The UK is facing a significant retirement challenge. A recent report from the Office of National Statistics (ONS) suggests that the number of people eligible for the State Pension will increase by over 30 per cent by 2039, to 16.5 million. Insufficient preparation will place a huge strain on public resources, and risk millions of people suffering a lifestyle decline in their retirement.

To avoid this, it’s critical that we encourage people to start saving now ready for later life. The problem is there are now a number of factors impacting the way we engage with our pensions, that mean this is easier said than done.

1. Legislative change

Changes to tax relief, the increasing real cost of pension advice and auto-enrolment have all muddied the waters around pensions. People are being given more autonomy and flexibility than ever, but many are not being equipped to make important decisions for their future.

2. Business change

The shift to auto-enrolment has triggered the demise of Occupational Pension Schemes and the rise of Contract Based DC Schemes & Master Trusts, transferring the onus for pensions planning from employer to employee. This, combined with changes in the shape of the UK workforce – with a rise in zero hour contracts and more frequent job moves – is placing pressure on employees to secure their own retirement outcomes.

3. Social change

There is no longer a job for life mentality in the UK – it’s likely that people will have six or seven employers across their working lives; by the time they reach retirement, they’ll have several pension pots to manage.

4. Technological change

Technology is driving change in the way people interact with their pension schemes. It’s facilitating flexibility and visibility, so that we’re likely to see pensions become more like bank accounts, which we can access whenever we want. Employers need to acknowledge and make the most of this.

Employers struggle to deal with these changes

Employers and employees are struggling to deal with these changes; and some more than others. While baby boomers are relatively well-prepared for retirement, Generation X have more financial pressures – sending retirement planning down their list of priorities.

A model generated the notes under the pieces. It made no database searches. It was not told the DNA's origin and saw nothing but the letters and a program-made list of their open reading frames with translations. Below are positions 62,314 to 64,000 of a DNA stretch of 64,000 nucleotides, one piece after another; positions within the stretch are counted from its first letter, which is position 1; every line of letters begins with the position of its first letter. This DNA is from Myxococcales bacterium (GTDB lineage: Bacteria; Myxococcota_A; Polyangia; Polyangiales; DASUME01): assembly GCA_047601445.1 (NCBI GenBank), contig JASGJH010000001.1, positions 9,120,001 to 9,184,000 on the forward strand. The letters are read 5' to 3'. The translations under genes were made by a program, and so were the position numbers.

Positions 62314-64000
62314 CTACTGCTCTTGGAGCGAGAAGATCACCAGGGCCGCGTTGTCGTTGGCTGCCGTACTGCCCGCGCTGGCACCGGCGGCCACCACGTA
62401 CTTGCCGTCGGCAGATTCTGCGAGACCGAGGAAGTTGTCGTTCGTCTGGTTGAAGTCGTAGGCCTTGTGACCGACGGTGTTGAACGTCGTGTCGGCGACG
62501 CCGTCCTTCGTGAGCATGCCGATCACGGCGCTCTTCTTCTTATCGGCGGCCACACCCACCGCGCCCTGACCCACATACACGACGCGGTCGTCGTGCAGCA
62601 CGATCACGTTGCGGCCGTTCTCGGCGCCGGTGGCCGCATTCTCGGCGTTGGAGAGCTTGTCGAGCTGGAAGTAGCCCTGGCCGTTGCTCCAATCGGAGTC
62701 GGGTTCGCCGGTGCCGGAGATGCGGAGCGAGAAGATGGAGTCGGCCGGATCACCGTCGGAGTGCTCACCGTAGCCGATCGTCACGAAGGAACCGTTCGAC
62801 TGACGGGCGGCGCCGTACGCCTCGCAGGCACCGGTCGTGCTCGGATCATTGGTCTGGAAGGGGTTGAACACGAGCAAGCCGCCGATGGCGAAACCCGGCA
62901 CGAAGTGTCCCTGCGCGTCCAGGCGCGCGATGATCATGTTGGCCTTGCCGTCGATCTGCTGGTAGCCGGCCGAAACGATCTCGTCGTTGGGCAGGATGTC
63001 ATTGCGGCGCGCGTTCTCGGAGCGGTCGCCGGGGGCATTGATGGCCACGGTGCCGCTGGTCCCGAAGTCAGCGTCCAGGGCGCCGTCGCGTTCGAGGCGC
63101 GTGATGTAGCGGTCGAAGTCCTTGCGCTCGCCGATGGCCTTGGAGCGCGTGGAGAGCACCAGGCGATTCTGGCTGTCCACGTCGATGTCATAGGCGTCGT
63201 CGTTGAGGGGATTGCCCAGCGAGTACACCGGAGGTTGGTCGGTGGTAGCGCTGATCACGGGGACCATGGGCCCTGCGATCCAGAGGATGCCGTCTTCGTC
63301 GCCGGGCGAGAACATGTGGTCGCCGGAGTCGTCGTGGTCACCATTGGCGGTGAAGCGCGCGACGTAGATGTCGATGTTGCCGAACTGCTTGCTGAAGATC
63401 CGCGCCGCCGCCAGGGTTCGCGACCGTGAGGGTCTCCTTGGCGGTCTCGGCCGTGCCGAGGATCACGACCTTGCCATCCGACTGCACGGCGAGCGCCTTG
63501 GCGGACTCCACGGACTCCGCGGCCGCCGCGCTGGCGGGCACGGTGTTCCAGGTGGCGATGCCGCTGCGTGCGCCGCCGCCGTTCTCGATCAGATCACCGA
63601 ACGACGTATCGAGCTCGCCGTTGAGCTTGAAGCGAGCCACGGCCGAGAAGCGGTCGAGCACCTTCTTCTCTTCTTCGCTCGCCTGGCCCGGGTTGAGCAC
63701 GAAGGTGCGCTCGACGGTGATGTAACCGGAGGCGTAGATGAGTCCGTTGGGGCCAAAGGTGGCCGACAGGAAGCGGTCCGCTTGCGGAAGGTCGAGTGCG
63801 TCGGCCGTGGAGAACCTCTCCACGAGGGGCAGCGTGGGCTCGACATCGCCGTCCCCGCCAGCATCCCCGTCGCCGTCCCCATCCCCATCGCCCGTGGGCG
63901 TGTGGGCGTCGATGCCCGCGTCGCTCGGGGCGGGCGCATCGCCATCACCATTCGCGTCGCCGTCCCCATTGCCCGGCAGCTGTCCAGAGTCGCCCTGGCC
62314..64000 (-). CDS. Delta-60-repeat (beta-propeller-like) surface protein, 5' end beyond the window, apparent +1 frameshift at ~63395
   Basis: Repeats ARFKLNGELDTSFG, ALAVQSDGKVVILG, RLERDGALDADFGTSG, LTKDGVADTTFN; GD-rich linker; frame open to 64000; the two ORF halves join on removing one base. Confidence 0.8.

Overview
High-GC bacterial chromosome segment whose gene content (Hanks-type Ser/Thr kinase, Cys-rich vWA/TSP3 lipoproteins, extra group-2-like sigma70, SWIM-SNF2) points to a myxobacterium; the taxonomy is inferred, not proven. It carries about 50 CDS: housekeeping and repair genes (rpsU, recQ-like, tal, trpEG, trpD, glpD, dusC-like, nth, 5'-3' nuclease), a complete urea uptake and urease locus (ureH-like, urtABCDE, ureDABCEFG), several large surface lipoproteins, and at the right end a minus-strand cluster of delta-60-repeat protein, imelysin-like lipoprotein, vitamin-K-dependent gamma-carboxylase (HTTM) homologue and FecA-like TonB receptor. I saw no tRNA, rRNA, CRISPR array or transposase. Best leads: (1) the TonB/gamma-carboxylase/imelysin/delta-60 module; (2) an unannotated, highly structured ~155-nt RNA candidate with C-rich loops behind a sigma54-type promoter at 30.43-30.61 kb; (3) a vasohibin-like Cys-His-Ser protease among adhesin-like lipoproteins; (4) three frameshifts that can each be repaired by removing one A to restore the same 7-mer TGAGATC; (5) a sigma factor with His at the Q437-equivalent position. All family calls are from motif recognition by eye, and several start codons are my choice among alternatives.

For Generation Y, retirement is a difficult concept. In 40 years’ time retirement as we know it will have completely changed, meaning that this generation is almost solely focused on solving short-term financial challenges. And these are numerous. Household debt in the UK is spiralling out of control, while savings are at a record low. The result is an increase in financial stress among employees, with knock-on implications for businesses.

How can a retirement strategy help?

Employers should look beyond how they’re helping employees prepare for retirement to how they’re helping them meet day-to-day financial challenges. The priority should be placed on developing financial wellness across the workforce.


If you’re looking for where to start, segmenting your workforce is a good first step. Baby boomers, Generation Y and Generation X all have very different requirements and aspirations, and these need to be considered. Technology can play a key role here. Technology has been developed that enables employees to pick from a menu of options, from corporate ISAs to financial advice, enabling them to select the ones that best meets their needs

So what now?

Reviewing your financial strategy can be a daunting process, so it can be helpful to take a two-fold approach:

1. Tackle the short-term challenge

Consider what options you provide; how you measure success and what the alternatives are if engagement is a problem – how can this be improved?

2. Evaluate the longer-term view

Take the time to really understand your people and the risks that their poor financial health could pose to your business; will people leave or costs increase? Identifying these factors is an integral step in mitigating them.

To sum up

Fundamentally, broadening out into a financial outcome approach will benefit businesses and employees – and the sooner we’re all on board with this, the more likely that we can achieve improved financial wellness.

If you wish to understand more about this topic you may wish to watch the webinar: Is everything you know about retirement wrong? which looks at the future for UK pensions, and the impact of the market shift towards wider financial wellbeing, with practical examples of the latest innovations to ensure you stay at the forefront of your industry.